Movie Review: The Wolf of Wall Street

The Wolf of Wall Street (2013)
180 minutes
Rated – R
Directed by Martin Scorsese
Starring: Leonardo DiCaprio, Jonah Hill, Margot Robbie


Grade: A

Marking the fifth time Martin Scorsese and Leonardo DiCaprio has teamed up for a film in a little over a decade, The Wolf of Wall Street is quite an achievement. The film is undeniably one of the most enjoyable and entertaining films of the year. The icing on the cake is DiCaprio’s outlandish performance, in a form you’ve never seen him before. Take a little from him in Django Unchained, a little from The Great Gatsby, a little from Revolutionary Road, and some from Catch Me If You Can. Mix them all together and then pile on a mountain of drugs and that’s what DiCaprio is able to give you for three whole hours. His portrayal of Jordan Belfort is full of energy and unflinching confidence.

Written by Terence Winter and based on Belfort’s memoir, the story begins as one of the little guys climbing the ladder to success, but takes a dark turn to how obsession and addiction can ruin the very empire that you’ve created. Sure, there is much controversy embedded in the film. The immorality of Belfort’s rise to fame. His complete disregard for women and authorities. Oh, and I’m still scratching my head over how this film wasn’t rated NC-17 with all the nudity and sex and apparently using the f-word over 500 times. But hey, it’s Scorsese and I sure do hope there’s an uncut version available.

In addition to DiCaprio’s loud and mesmerizing performance, the supporting cast thrives alongside him. Starting with Matthew McConaughey as Belfort’s mentor in the beginning, his influence on the impressionable Belfort could be considered as a plague, though Belfort would suggest he armed him with every word of advice that he truly needed to succeed. Then there’s Jonah Hill who plays Belfort’s sidekick. Hill is able to accommodate DiCaprio’s outrageous character with his own form of insanity. If there’s a scene you’ll remember from The Wolf of Wall Street, it’s the Quaalude overdose scene and that couldn’t have been done without DiCaprio and Hill’s over-the-top performances.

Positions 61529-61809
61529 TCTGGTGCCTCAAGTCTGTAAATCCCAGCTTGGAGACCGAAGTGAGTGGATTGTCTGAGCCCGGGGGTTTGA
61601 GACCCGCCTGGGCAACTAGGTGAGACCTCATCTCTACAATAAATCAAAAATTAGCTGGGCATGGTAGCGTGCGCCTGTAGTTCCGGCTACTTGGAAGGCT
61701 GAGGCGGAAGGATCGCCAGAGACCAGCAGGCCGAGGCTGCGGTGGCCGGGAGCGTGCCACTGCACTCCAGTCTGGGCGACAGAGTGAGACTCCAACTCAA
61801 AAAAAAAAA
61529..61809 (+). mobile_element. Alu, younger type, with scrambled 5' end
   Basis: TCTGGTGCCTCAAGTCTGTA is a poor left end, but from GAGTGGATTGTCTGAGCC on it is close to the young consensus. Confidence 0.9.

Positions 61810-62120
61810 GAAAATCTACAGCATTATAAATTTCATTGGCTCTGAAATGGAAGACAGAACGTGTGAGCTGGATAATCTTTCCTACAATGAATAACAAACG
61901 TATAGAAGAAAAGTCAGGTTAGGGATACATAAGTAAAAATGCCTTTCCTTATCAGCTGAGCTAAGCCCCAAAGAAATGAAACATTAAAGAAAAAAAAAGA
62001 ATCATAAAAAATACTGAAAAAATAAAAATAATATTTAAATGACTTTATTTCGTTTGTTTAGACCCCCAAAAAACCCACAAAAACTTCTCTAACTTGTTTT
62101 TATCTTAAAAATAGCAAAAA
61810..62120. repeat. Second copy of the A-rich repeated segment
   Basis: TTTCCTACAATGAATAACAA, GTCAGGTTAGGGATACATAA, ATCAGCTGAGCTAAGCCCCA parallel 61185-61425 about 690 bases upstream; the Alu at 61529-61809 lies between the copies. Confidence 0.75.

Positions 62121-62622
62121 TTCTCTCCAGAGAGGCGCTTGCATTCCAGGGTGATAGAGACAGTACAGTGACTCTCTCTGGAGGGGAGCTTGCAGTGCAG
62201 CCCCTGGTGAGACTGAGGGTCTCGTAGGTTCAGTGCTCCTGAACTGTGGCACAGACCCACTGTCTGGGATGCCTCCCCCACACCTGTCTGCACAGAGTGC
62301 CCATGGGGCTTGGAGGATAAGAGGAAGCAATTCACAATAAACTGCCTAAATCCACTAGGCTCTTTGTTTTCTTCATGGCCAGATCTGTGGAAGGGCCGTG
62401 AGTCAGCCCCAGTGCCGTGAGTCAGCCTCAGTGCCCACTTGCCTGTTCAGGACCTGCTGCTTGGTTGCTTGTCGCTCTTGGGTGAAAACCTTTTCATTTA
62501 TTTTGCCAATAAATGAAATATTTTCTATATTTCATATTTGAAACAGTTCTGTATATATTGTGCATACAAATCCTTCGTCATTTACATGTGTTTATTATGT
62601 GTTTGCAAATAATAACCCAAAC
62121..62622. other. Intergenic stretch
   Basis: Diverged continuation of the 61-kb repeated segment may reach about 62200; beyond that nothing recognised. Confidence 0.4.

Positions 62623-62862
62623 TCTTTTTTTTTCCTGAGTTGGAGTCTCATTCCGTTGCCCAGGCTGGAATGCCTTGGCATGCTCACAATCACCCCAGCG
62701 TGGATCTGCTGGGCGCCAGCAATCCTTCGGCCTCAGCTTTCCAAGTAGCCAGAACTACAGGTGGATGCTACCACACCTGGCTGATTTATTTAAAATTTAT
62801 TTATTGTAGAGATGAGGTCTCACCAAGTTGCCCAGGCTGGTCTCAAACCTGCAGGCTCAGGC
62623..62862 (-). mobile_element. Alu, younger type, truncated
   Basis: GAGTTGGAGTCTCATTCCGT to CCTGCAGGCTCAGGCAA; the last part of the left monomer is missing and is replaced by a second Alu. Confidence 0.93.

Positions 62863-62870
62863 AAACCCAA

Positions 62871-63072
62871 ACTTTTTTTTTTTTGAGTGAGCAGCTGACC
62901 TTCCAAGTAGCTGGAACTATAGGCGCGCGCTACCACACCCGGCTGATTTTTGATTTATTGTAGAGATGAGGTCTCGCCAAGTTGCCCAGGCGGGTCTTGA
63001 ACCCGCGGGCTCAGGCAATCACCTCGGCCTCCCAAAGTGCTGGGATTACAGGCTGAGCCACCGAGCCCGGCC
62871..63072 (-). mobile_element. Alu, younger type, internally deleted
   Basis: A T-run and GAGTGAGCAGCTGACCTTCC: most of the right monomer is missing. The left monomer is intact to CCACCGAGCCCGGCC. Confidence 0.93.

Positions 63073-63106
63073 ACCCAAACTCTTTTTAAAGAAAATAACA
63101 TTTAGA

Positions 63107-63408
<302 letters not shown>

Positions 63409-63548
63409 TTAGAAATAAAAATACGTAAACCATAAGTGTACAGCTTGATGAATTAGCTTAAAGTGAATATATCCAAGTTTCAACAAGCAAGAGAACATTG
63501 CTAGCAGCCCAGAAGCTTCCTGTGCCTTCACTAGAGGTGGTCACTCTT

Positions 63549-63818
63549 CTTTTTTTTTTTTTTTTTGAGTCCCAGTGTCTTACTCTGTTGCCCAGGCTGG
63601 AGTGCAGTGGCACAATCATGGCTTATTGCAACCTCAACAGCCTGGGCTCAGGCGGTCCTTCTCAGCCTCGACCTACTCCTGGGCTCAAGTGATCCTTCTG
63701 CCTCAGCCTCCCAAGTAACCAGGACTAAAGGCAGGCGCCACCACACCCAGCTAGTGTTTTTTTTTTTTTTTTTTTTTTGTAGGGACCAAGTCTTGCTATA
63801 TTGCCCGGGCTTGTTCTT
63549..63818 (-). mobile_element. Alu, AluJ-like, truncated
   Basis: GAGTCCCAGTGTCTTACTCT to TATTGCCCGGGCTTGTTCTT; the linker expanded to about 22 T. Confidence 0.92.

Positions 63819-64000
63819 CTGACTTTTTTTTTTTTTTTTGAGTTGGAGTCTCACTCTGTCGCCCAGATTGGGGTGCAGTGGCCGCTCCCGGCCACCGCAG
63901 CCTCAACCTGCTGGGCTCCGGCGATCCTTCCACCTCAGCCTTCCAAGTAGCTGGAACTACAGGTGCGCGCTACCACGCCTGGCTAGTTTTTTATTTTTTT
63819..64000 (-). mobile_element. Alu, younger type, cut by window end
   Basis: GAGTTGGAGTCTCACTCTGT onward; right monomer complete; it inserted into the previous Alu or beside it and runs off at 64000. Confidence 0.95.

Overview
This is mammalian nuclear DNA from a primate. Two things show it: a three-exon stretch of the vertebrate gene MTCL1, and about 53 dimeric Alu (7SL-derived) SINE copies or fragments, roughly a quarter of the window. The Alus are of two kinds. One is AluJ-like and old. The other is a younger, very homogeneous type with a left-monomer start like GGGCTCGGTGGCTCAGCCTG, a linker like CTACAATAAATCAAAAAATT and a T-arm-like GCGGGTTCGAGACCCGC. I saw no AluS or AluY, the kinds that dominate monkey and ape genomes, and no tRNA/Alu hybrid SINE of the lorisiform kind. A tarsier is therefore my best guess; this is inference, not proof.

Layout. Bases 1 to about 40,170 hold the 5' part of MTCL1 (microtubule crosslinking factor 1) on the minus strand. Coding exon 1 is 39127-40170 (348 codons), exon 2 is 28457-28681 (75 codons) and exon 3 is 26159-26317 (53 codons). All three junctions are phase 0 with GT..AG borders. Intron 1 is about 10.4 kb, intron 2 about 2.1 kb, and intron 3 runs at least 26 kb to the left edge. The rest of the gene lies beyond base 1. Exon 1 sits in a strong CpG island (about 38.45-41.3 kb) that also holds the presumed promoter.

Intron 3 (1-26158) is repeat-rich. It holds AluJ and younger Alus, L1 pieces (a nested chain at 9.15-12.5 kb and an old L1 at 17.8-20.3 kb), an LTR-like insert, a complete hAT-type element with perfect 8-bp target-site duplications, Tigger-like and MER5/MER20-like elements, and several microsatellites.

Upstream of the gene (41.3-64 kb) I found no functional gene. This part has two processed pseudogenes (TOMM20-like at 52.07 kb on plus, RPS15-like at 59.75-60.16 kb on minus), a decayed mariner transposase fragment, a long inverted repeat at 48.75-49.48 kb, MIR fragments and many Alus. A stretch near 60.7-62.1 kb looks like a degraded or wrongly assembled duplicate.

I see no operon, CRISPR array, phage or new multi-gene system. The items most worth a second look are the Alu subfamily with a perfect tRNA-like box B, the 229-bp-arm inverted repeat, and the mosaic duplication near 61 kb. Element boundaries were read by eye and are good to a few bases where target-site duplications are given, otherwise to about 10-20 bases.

Sure, there’s satire surrounding every corner of every scene in The Wolf of Wall Street, but that’s the point. There are rich people and there are poor people, there are good people and there are bad people. Everyone has a story to tell and in this specific case, this is a story of Belfort’s rise to fortune at the expense of many victims. Sound familiar? As ridiculous as the movie is at times, it certainly hits close to home. The pot has been stirred, now where do you stand?

Before I forget, make a note that this film is hilarious! That’s what makes it so entertaining. It’s full of black comedy, but there are many slapstick jokes and gags for anyone to enjoy. Give all the credit to the Scorsese-DiCaprio tandem. They’ve created something great in The Wolf of Wall Street: a film that’s brilliant but offensive, and also one that’s so clearly obsessed with its own madness that it’s blind to all boundaries. Call it challenging, call it misogynistic, call it whatever. This film isn’t for everyone, but I sure hope it’s for you because if it’s not, then you’re missing out.


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